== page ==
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Congressman Mo Brooks Fights Effort to Undermine Pentagon's Merit-Based Decision to Locate Space Command H.Q. at Redstone Arsenal

April 26, 2021
Press Release

Washington, DC— Wednesday, Congressman Mo Brooks (AL-05), in the House Armed Services Committee, Strategic Forces Subcommittee hearing, rebutted political bias charges in the Pentagon’s decision to name Redstone Arsenal as the location for the Space Command headquarters.

Background: Various Congressmen persist, without supporting evidence, in claiming political motivations, not merit, caused the Air Force to name Redstone Arsenal as Space Command’s headquarters.  To date, then Secretary of the Air Force Barbara Barrett stated she chose Redstone Arsenal solely on the strength of its score on the Air Force’s analysis of both qualitative (Redstone area ranked “high”) and quantitative (Redstone area ranked #1) factors.[1] Further, the Biden Administration’s Secretary of Defense Lloyd Austin publicly supports the U.S. Air Force’s handling of the basing decision for U.S. Space Command headquarters.[2]

In a hearing before the House Armed Service Committee’s Strategic Forces Subcommittee, Congressman Brooks asked Ms. Melissa Dalton, Department of Defense Acting Assistant Secretary of Defense, Strategy, Plans and Capabilities; Admiral Charles Richard, Commander, United States Strategic Command; and General James Dickinson, Commander, United States Space Command, whether they personally knew of any political bias or other non-merit based criteria that effected the Pentagon’s decision to name Redstone Arsenal as the location of U.S. Space Command. Each witness denied knowledge of any political motivation for the location of Space Command headquarters to Redstone.

Congressman Brooks stated, “There is a significant risk that partisan political forces in Congress or the Biden White House will try to move Space Command HQ to a blue state (Colorado) from a red state (Alabama). Only time will determine whether politics triumphs over merit. In the meantime, I am pleased to have done my part to add Acting Assistant Secretary of Defense Melissa Dalton, U.S. Strategic Command Commander Admiral Charles Richard, and U.S. Space Command Commander General James Dickinson to the list of defense personnel who quite clearly affirm that, to the best of their knowledge, the decision to locate Space Command HQ at Redstone Arsenal was based on merit, not politics.”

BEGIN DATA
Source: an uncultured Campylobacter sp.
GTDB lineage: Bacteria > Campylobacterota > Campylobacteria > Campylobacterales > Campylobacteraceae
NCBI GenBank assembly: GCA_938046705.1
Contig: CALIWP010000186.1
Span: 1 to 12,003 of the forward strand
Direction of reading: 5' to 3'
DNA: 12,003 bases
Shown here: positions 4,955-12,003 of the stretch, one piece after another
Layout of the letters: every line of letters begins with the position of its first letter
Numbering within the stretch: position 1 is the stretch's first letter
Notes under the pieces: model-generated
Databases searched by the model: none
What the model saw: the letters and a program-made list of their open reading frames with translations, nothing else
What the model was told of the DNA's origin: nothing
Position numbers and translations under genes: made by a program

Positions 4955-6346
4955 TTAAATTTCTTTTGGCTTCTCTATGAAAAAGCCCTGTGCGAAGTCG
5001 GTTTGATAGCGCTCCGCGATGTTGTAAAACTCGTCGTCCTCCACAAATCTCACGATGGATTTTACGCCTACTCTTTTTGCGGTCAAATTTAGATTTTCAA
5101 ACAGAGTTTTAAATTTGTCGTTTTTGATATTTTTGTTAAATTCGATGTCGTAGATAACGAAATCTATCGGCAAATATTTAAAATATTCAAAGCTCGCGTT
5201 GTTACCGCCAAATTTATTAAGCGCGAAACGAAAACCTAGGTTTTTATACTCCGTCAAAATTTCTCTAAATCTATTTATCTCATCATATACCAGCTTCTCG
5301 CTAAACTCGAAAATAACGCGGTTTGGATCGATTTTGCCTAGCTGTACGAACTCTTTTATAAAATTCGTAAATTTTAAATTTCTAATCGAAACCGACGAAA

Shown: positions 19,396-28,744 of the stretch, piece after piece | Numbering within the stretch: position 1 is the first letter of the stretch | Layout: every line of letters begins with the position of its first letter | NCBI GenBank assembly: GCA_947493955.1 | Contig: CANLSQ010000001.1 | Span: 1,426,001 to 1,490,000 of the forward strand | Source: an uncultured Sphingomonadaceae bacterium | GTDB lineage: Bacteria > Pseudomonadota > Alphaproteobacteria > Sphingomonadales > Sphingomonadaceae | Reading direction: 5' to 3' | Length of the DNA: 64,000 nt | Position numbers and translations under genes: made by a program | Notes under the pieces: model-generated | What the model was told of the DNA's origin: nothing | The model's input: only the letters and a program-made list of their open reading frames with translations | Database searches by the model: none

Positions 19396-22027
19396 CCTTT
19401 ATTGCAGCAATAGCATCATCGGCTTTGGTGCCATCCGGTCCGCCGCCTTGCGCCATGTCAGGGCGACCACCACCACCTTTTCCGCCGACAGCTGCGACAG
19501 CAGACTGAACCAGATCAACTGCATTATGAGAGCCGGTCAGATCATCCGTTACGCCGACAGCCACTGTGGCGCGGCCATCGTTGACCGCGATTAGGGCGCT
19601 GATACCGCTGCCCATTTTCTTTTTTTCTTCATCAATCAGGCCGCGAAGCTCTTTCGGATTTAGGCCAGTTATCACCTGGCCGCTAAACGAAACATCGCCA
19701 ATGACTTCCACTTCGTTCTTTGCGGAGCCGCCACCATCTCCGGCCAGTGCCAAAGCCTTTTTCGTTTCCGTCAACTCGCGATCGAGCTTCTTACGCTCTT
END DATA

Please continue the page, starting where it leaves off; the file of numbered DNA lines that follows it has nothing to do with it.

Click on the above image or HERE for video of Congressman Brooks’ comments and questions in yesterday’s hearing

Click HERE for full video of the Strategic Forces subcommittee hearing

 

Full transcript of Congressman Brooks’ comments and question follows:

Brooks: Thank you, Mr. Chairman. I’ve got some questions that also revolve around the Space Command headquarters being located at Redstone Arsenal in the Tennessee Valley, and I want you to think about things in two different contexts: one is merit, the other is non-merit or political, and let me run through the merit just for a moment. With respect to merit, as I understand the criteria or minimum requirements, there were three: one, you had to be within 150 miles, excuse me you have to be within the top 150 largest metropolitan statistical areas, you have to be within 25 miles of a military base, and you have to score in the top 50 or above on the AARP’s Public Policy Institute’s livability index.

Quite clearly, I think everyone would agree that Redstone Arsenal in the Tennessee Valley met those minimum criteria. So, once you get past those minimum criteria then you had a competition of sorts amongst other locales that met those minimum criteria, an evaluation of each sites score based on four criteria: 40 points was based on mission related criteria.